In separate proceedings over the summer, the U.S. District Court for the District of Columbia vacated the asylum transit rule. The practical effect of that ruling is complicated by a rule implemented during the coronavirus pandemic that effectively blocks asylum seekers arriving at the southern border from seeking protection.
The border wall
The Trump administration has allocated billions of dollars of federal funding to the construction of physical barriers across the U.S.-Mexico border. Litigation challenging the authority of the president to use funds for this purpose ensued. Following a permanent injunction by a federal district court, the administration took the same route as in the travel ban and asylum cases: It asked the Supreme Court to stay the injunction. On July 26, 2019, in an unsigned, one-paragraph order (accompanied by a three-page concurrence from Justice Stephen Breyer), the Supreme Court stayed the district court’s injunction and effectively handed a victory to the Trump administration by allowing it to utilize some funds for the wall while the litigation proceeded. While the stay was in place, the 9th Circuit affirmed the district court’s decision.
Nearly one year later, on July 22, 2020, opponents of the wall filed a motion with the Supreme Court requesting that the stay be lifted and arguing that, if the stay were left in place, the administration could potentially complete its construction before the Supreme Court would have a chance to review the 9th Circuit’s decision on the merits. On July 31, 2020, in another shadow-docket ruling, the Supreme Court issued a one-sentence unsigned order refusing to lift the stay. Said Breyer in a short dissent: “The Court’s decision to let construction continue nevertheless, I fear, may ‘operat(e), in effect, as a final judgment.’”
The shadow-docket ruling may not be the final say the justices have on border-wall funding. On Oct. 19, the court granted the administration’s petition for review of the 9th Circuit’s decision, meaning the dispute is now finally scheduled to come before the justices on the regular “merits” docket. (On the same day, the court also decided to review the merits of another controversial immigration policy, known as the “remain in Mexico” policy, which allows the government to return certain asylum-seekers to Mexico while they await proceedings in U.S. immigration court. That policy has its own history of shadow-docket proceedings that allowed it to take effect.)
Meanwhile, litigation over the border wall continues in the lower courts. On Oct. 9, in another ruling involving a separate funding issue, the 9th Circuit barred the government from using emergency authority to build the wall.
Public charge rule
The term “public charge” refers to certain immigrants who are deemed likely to become dependent on government aid and thus may be ineligible for green cards or visas. There is no specific definition of public charge, but the immigration statute lists factors such as age, health, family status, financial status and education that should be considered in deciding whether a person is likely to become a public charge.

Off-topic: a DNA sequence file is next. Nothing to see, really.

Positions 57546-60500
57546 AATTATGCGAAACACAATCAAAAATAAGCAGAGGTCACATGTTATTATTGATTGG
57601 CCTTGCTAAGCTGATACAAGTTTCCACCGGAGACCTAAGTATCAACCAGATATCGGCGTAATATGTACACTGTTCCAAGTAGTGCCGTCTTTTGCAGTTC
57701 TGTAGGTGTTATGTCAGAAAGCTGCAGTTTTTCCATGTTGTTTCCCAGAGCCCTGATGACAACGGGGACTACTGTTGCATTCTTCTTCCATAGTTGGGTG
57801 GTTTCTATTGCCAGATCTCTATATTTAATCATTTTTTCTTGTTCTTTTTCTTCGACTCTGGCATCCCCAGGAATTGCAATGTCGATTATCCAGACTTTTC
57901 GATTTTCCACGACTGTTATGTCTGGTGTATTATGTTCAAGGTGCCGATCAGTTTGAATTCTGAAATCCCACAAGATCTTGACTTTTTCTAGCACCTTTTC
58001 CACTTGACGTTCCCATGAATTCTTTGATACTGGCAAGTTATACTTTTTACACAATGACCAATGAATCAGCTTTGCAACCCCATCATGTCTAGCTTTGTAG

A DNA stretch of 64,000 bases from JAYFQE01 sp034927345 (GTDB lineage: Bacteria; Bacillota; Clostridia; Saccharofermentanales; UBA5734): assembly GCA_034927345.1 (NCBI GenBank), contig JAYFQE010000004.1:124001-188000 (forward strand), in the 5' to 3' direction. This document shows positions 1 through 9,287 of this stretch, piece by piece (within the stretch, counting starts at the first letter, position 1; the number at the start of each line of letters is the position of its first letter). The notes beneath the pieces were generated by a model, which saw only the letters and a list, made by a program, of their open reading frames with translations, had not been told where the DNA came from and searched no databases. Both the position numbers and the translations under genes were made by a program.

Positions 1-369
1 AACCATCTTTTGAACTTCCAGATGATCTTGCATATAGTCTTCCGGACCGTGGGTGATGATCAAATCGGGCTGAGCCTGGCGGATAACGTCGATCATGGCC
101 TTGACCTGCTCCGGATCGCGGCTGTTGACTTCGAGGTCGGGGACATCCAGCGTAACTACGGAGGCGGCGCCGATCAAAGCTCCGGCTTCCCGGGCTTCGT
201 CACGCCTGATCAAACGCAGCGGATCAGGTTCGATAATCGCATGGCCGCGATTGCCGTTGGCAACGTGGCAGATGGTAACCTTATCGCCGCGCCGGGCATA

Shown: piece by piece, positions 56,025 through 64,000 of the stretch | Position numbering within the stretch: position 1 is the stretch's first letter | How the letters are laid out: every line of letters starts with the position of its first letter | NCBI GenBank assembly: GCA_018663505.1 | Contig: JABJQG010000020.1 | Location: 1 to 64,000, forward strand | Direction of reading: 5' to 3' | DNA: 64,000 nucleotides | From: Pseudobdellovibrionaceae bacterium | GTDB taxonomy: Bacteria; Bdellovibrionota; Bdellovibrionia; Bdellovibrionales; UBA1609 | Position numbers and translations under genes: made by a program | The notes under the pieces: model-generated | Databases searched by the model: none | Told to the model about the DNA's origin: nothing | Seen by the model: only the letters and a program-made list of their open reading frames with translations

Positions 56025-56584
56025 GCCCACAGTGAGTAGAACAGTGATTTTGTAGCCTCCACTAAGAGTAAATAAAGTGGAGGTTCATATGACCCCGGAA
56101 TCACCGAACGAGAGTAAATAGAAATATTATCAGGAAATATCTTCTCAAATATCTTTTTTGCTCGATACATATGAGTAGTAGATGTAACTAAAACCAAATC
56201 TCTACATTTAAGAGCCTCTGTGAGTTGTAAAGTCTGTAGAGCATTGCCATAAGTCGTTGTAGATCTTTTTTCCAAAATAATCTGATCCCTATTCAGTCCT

In 2019, the Trump administration broadened the public charge determination by expanding it to include even short-term use of supplemental benefits like food stamps, Medicaid and housing assistance. Several district courts issued injunctions blocking the administration’s public charge rule, and once again, the Trump administration filed an emergency application asking the Supreme Court to stay these injunctions while it pursued appeals. The court granted the administration’s request on Jan. 27, 2020, allowing the expanded public charge rule to take full effect.
Since then, litigation has continued in courts across the country (including in a case in the U.S. Court of Appeals for the 7th Circuit in which then-Judge Amy Coney Barrett wrote a dissent defending the administration’s expansion of the public charge rule). On July 29, a federal district court in New York issued a new nationwide injunction against the rule, but the U.S. Court of Appeals for the 2nd Circuit stayed that injunction on Sept. 11. As of this writing, the new public charge rule is in effect nationwide.
In just three years, the Supreme Court’s shadow docket has had a profound impact on the American immigration system. In a series of unsigned emergency orders – far removed from the court’s usual deliberate process – the court has overturned the rulings of district judges and allowed the administration to enact exclusionary immigration policies. The number of requests alone and the rate of success for the administration is breathtaking. It is my hope that a new administration will minimize its use of the shadow docket and return immigration policymaking to the realm of legislation, notice-and-comment rulemaking and regular court process.
Symposium: From the travel ban to the border wall, restrictive immigration policies thrive on the shadow docket,
SCOTUSblog (Oct. 27, 2020, 3:51 PM),